Tail docking now banned in B.C.

Those who continue the practice face disciplinary action from vet college, and charges under the Prevention of Cruelty to Animals Act.

Veterinarians in B.C. are now banned from tail docking and alterations of dogs, horses and cattle, following a landslide vote by the province’s regulator.

About 91 per cent of voting registrants of the College of Veterinarians of British Columbia supported the banning of cosmetic tail docking, during a vote taken between Oct. 13 and Nov. 2.

“Veterinarians in B.C. have advanced animal welfare in the province through this vote,” college president Dr. Brendan Matthews said in a news release Tuesday. “B.C. now joins the four Atlantic provinces, and Quebec, on banning these cosmetic procedures.”

Tail docking is the surgical removal of an animals tail for cosmetic purposes, and involves severing tendons, bones, and cartilage with a scalpel or cutters to remove the tail.

No scientific evidence supports a welfare or medical benefit for tail docking or alteration, unless carried out in cases of injury or for medical reasons such as removing cancerous tissues.

Evidence does show a detrimental effect on behaviour and animal communication, as well as the risk for infection and phantom pain.

The move follows another vote by the college last year to ban cosmetic ear cropping on dogs.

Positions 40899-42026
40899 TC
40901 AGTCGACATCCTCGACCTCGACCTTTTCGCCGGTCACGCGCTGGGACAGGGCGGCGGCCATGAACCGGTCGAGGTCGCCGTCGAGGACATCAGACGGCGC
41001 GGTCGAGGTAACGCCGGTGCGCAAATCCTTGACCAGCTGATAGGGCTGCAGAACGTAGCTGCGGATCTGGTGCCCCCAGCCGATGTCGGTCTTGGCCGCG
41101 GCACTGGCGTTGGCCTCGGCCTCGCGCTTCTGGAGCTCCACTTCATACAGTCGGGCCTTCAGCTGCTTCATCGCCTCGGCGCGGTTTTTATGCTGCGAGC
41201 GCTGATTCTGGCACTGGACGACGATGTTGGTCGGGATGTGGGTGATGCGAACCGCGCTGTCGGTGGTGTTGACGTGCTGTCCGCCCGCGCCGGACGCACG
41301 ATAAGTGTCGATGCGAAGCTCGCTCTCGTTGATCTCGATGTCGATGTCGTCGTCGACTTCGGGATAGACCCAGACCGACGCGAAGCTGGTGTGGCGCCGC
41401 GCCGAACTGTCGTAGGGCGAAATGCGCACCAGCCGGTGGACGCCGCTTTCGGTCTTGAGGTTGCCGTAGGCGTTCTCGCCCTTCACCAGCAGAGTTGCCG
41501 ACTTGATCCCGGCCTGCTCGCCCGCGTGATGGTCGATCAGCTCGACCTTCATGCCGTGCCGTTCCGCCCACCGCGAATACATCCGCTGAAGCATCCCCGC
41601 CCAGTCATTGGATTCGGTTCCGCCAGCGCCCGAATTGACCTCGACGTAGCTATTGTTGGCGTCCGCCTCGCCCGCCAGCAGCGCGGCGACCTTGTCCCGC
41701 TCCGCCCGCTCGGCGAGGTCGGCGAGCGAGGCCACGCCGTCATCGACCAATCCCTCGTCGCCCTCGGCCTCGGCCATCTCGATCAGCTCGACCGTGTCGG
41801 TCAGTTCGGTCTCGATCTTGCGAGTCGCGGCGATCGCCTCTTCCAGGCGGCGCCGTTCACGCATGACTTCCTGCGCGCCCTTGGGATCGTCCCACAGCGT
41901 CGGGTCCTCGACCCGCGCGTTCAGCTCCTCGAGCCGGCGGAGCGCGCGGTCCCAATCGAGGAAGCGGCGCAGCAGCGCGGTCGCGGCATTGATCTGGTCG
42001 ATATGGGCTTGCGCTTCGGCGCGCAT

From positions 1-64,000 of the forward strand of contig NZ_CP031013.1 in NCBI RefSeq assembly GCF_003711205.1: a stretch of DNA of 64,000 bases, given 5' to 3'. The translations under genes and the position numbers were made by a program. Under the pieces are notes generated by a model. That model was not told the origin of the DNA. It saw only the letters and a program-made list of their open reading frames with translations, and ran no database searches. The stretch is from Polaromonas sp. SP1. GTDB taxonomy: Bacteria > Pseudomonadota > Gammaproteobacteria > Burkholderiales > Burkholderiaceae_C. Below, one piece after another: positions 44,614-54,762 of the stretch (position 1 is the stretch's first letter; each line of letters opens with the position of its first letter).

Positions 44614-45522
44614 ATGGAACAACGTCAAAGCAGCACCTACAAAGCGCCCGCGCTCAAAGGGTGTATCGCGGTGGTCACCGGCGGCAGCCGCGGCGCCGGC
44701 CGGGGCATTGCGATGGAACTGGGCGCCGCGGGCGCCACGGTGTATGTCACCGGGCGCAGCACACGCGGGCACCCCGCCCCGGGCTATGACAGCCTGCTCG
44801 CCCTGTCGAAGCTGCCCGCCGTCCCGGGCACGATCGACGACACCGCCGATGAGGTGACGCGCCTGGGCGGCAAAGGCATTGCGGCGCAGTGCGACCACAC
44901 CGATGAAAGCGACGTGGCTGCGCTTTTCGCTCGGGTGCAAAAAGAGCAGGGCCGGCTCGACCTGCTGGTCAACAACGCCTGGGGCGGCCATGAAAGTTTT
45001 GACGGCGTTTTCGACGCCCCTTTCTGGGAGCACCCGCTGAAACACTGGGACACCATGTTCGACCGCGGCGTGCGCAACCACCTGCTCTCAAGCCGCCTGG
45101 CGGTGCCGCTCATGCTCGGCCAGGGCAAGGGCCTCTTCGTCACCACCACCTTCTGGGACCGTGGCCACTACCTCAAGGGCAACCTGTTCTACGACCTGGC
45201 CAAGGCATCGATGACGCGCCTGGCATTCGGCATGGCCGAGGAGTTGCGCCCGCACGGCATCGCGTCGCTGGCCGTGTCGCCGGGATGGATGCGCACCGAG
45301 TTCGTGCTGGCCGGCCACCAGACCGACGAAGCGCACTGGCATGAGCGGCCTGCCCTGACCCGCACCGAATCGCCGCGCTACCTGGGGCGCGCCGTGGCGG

Some breed associations continue to resist bans because of historical practices, to which Matthews says: “Veterinarians have an ethical responsibility to the animals they treat, and tail docking goes against that responsibility. We ask other provinces to follow suit and for breed associations to recognize the changing times.”

Manitoba and Saskatchewan have banned cosmetic procedures like tail docking and ear cropping for years, whereas Alberta and Ontario practice no regulations, said Dr. Shawn Llewellyn, member of the college’s animal welfare committee.

“We’re playing a bit of catch-up,” he said.

Although a majority favoured the vote, some veterinarians worry that banning professionals from these cosmetic procedures will force “breeders to take it upon themselves,” Llewellyn said, although in other provinces this hasn’t been the case.

BC SPCA’s Dr. Emilia Gordon applauded the decision in a news release.

“We feel this is a big step forward in the humane treatment of animals in our province, and evidence that veterinarians in B.C. are very interested in animal welfare first and foremost.”

Any vets who continue these practices will face disciplinary action from the college, including revoking of their license and fines, and possible charges under the Prevention of Cruelty to Animals Act.



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